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Exercising On Vacation

How to stay in shape when you travel

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Updated June 27, 2014

Each time I prepare for a vacation, I pack my workout clothes, resistance bands and other workout gear wondering - Will I really exercise on vacation? Isn't the point to take a break from real life?

Getting away from reality is good for the soul, and getting away from the usual workout routine is good for the body. However, a vacation can be the perfect time to exercise. By freeing yourself from your routine, you open your mind to new ways to move your body, have fun and keep your body fit while you're on vacation.

Cardio

If you want to maintain your cardio endurance while having fun, there are a variety of vacation that will give you a great workout without feeling like exercise. Some of the best workouts include:

  • Walking on the beach. Walking in soft sand is a killer workout and burns more calories than walking on flat ground. Some experts suggest that you can burn twice as many calories walking in soft sand. Keep it safe by wearing shoes (you may get shinsplints if you go barefoot for too long) and going for a few minutes at a time to get used to it. You'll be surprised how hard it is.
  • Beach volleyball. You can burn more than 150 calories an hour, depending on how hard you work and it's a great way to meet other people at the beach while having fun.
  • Surfing, swimming and snorkeling. Surfing is a total body workout that will challenge every muscle in your body. Even if you just paddle out to the waves and fall off (like I do), you'll get a great workout. Snorkeling is a bit more leisurely, but you can add intensity by swimming a little harder. If you're at a beach that doesn't have big waves, put on your snorkel gear and swim out and back for a few laps to get your blood moving.
  • Leisurely bike rides. Long bike rides are a great way to see the area while getting in some low-intensity exercise. If you take your time and go all day, you'll burn calories without even thinking about it.
  • Hiking. Anytime you add elevation to your walks, you'll burn more calories. If you carry a backpack, you'll challenge yourself even more, all while enjoying a little nature. Check with your hotel concierge to see about hiking adventures nearby or visit Local Hikes to find trails near major metropolitan areas.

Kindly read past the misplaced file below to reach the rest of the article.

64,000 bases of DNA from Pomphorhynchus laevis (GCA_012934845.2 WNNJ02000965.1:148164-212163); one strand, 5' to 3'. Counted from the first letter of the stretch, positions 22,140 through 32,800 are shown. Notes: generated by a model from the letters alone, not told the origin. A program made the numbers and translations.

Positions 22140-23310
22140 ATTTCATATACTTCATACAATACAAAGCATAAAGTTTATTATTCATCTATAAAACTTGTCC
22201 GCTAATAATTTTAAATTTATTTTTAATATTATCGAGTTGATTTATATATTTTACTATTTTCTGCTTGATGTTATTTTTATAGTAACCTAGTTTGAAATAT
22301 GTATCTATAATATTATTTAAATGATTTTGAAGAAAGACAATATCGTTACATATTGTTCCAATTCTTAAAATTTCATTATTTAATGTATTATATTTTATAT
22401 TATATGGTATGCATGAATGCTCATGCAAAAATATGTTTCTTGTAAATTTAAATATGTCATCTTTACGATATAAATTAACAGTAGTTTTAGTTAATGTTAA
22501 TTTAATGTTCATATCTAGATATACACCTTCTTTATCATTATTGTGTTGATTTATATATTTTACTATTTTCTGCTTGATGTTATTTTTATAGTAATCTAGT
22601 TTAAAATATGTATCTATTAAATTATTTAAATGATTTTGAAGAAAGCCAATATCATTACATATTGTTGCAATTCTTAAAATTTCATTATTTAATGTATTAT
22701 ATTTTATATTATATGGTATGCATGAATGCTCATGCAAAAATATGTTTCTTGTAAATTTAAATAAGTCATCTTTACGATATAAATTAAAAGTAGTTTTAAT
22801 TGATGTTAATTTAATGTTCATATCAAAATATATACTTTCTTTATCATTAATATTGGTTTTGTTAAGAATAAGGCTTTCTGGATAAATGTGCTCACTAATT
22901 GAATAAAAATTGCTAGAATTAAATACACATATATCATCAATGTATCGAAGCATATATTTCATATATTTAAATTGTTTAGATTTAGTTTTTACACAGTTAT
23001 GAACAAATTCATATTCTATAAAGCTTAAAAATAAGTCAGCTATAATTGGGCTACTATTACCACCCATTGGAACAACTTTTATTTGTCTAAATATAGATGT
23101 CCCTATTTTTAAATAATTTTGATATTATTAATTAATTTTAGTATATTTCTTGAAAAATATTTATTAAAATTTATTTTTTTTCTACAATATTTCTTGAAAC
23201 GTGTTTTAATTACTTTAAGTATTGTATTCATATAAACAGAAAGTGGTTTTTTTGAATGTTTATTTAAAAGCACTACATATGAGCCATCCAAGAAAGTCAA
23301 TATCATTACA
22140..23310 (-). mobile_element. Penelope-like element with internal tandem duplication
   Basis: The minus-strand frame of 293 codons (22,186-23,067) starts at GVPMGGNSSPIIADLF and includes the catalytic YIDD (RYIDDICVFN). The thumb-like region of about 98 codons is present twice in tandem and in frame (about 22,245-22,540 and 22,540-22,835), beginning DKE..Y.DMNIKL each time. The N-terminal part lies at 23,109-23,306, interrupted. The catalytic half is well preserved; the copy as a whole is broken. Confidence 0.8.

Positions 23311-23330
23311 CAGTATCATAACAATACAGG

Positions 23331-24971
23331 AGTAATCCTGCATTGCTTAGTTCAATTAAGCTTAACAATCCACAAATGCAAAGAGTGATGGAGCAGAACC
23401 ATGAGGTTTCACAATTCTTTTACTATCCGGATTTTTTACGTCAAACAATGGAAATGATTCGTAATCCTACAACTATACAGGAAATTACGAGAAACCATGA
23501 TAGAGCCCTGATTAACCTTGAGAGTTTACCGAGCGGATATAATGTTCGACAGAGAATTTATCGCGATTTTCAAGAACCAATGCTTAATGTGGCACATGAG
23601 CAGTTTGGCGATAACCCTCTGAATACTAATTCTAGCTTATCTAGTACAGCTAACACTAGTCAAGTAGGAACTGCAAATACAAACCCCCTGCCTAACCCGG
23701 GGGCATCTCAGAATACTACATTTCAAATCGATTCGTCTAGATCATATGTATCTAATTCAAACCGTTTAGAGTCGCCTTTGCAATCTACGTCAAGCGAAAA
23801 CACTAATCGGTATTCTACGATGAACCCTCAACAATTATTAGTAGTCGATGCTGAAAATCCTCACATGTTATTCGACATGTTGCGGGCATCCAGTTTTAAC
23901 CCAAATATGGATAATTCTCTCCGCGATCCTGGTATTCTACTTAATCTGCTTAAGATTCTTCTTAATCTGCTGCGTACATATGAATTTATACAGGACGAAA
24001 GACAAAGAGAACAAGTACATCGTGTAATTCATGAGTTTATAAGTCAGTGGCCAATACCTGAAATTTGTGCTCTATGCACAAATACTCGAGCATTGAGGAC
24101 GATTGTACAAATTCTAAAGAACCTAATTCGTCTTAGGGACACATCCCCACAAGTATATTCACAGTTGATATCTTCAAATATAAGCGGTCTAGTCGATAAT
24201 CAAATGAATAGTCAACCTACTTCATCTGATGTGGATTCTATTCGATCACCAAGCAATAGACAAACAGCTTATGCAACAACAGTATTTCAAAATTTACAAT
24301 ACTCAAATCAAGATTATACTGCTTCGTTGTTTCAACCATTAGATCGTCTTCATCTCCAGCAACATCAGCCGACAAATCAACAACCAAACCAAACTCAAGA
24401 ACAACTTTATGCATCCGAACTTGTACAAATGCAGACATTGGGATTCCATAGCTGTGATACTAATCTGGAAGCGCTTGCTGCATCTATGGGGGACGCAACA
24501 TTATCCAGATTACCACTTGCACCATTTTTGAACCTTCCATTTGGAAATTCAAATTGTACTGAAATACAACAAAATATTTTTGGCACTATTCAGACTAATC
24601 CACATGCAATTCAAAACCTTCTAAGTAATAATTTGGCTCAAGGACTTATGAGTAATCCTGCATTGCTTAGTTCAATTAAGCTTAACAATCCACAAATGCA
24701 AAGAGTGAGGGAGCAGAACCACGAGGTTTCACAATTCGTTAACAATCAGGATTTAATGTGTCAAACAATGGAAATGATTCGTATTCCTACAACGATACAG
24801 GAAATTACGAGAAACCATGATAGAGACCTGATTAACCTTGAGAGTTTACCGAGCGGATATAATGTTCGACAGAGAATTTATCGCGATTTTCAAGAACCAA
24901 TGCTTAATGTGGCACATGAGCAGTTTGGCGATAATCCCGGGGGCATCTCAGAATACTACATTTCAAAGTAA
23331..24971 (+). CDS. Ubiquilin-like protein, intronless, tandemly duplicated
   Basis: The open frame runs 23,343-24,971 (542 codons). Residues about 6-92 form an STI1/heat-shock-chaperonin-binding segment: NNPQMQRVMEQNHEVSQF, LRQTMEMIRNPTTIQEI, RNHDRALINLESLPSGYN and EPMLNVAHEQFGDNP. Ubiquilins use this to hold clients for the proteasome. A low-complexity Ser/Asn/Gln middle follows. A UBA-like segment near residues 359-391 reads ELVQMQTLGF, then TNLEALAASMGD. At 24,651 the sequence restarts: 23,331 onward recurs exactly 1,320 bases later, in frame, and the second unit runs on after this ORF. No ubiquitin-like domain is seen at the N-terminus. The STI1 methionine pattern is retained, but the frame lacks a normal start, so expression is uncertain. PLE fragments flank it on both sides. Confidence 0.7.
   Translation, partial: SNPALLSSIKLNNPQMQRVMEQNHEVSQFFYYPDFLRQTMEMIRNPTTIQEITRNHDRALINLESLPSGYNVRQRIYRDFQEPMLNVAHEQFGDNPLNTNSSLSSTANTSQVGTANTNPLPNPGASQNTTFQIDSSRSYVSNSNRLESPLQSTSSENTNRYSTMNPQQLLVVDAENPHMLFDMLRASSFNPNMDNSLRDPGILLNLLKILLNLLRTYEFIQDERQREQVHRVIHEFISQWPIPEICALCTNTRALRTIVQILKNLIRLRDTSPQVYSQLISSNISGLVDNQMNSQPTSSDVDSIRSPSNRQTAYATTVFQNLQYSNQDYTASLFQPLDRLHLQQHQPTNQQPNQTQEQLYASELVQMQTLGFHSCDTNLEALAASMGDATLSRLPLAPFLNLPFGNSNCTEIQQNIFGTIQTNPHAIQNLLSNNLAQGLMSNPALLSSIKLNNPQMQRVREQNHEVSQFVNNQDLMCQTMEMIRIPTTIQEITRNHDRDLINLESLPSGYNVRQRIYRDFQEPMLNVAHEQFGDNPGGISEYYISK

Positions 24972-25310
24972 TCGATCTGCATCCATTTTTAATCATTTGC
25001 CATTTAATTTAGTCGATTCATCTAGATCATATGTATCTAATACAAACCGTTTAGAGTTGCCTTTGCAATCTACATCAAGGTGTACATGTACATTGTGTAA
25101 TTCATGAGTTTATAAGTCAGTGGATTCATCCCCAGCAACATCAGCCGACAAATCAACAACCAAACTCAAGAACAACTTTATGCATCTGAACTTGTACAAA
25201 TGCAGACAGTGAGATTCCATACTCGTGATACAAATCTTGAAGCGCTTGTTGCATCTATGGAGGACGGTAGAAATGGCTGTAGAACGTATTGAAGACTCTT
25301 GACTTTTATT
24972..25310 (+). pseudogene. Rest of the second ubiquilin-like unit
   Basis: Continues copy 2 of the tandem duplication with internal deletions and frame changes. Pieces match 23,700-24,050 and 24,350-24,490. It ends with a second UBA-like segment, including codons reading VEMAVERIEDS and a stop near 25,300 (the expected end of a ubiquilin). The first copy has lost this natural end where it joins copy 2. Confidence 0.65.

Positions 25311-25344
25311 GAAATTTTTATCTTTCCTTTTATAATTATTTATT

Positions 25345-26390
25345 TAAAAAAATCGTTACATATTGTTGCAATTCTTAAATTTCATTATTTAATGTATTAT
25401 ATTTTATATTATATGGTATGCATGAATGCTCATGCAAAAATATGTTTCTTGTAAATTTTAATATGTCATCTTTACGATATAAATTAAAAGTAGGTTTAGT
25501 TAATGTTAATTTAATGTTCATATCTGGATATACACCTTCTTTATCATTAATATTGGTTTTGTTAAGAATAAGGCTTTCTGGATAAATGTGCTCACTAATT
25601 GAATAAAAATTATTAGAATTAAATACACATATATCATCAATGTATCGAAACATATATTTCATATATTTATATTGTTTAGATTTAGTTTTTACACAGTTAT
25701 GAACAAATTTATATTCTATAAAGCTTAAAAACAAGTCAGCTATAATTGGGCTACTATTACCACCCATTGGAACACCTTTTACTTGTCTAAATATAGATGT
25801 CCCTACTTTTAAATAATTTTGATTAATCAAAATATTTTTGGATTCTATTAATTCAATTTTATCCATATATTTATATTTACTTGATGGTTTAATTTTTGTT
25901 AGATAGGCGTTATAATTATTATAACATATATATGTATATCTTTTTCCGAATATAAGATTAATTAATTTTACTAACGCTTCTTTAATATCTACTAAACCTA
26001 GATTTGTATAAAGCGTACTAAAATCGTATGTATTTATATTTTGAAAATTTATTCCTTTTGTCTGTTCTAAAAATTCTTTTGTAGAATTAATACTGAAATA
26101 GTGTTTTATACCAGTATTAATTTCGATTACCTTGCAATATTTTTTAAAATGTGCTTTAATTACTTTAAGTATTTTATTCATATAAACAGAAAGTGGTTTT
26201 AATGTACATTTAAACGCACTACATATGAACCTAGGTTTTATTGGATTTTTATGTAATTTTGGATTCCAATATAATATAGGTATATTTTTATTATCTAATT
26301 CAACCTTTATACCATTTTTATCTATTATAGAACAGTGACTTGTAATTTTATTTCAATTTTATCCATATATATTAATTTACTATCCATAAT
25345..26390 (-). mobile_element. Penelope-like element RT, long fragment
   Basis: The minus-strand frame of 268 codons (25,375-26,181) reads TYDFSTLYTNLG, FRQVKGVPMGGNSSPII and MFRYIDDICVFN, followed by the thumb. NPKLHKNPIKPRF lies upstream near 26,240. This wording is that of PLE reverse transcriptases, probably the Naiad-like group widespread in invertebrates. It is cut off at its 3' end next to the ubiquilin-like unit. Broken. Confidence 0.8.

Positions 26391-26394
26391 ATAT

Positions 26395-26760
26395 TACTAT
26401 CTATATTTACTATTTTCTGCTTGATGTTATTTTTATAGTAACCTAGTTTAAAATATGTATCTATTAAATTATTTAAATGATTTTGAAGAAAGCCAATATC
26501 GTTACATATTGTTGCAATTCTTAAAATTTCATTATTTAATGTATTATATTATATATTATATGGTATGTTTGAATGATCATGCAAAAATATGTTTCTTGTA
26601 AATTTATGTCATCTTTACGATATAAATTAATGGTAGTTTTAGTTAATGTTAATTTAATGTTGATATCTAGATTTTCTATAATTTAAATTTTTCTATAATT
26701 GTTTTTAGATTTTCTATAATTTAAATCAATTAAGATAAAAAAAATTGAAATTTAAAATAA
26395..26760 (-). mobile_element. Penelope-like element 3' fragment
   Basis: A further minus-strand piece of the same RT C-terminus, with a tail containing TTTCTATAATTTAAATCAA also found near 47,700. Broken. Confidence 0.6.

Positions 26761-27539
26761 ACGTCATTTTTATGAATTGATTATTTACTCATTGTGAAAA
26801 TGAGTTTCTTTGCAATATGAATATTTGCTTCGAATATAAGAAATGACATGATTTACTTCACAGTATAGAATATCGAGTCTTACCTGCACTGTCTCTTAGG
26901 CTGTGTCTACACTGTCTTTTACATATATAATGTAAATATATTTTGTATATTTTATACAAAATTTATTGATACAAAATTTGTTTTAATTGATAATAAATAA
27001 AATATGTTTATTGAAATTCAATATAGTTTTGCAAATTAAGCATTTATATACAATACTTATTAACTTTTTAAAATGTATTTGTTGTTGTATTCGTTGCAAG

• Golf. Golf can be a dud of a workout if you ride around in a cart and drink beer at every hole. If you want to burn more calories, though, carry your clubs and walk the course. You'll burn around 200-300 calories per hour, even more if you hit every ball into a bunker and add 19 strokes to each hole, like I do.
  • Tennis. Like golf, a game of tennis can be as easy or hard as you want it to be. Chasing the ball and hitting it like you're Serena Williams or Roger Federer will give you a great workout, burning up to 400 calories for a 150-lb person.
  • Shopping. Okay, maybe shopping isn't the highest intensity activity, but it can be very aerobic under the right circumstances. If shopping is your activity of choice, make it count by walking fast, taking the stairs and avoiding fatty foods at the food court.

Lifting Weights

Finding fun cardio activities is easy when you're on vacation. Lifting weights, however, presents more of a challenge. You usually don't have much equipment and the thought of going to the hotel fitness room isn't that appealing when you're trying to have fun.

You don't have to do much, however, to maintain your strength and muscle while you're out of town. A quick workout with body weight exercises, resistance bands or full water bottles will keep you strong and fit until you get back home to your usual routine.

These resources will help you work your body with short, efficient workouts:

If I Don't Exercise, How Fast Will I Lose Muscle and Endurance?

If you decide to use your vacation to rest from exercise entirely, you may wonder what happens to your body. How long can you go before you lose fitness? How fast you lose endurance and/or muscle depends mostly on your genetics, but below are some general guidelines:

  • Aerobic power can decline 5-10% in three weeks.
  • All your gains could be gone after about 2 months of inactivity
  • The fitter you are, the faster you lose your fitness, which doesn't seem fair, does it?
  • You tend to lose aerobic capacity faster than muscular strength. Muscles are resilient and retain a memory of all those exercises you did.

Taking a week off probably won't make much of a difference but, any more than that, and it may be harder to get back to your previous levels. Finding ways to stay as active as you can will keep you fit, help you avoid weight gain and make the transition back to real life a little easier.

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Source:

American College of Sports Medicine. ACSM’s Guidelines for Exercise Testing and Prescription - "Maintenance of the Training Effect." 7th ed. Baltimore, Md: Lippincott Williams & Wilkins; 2006.

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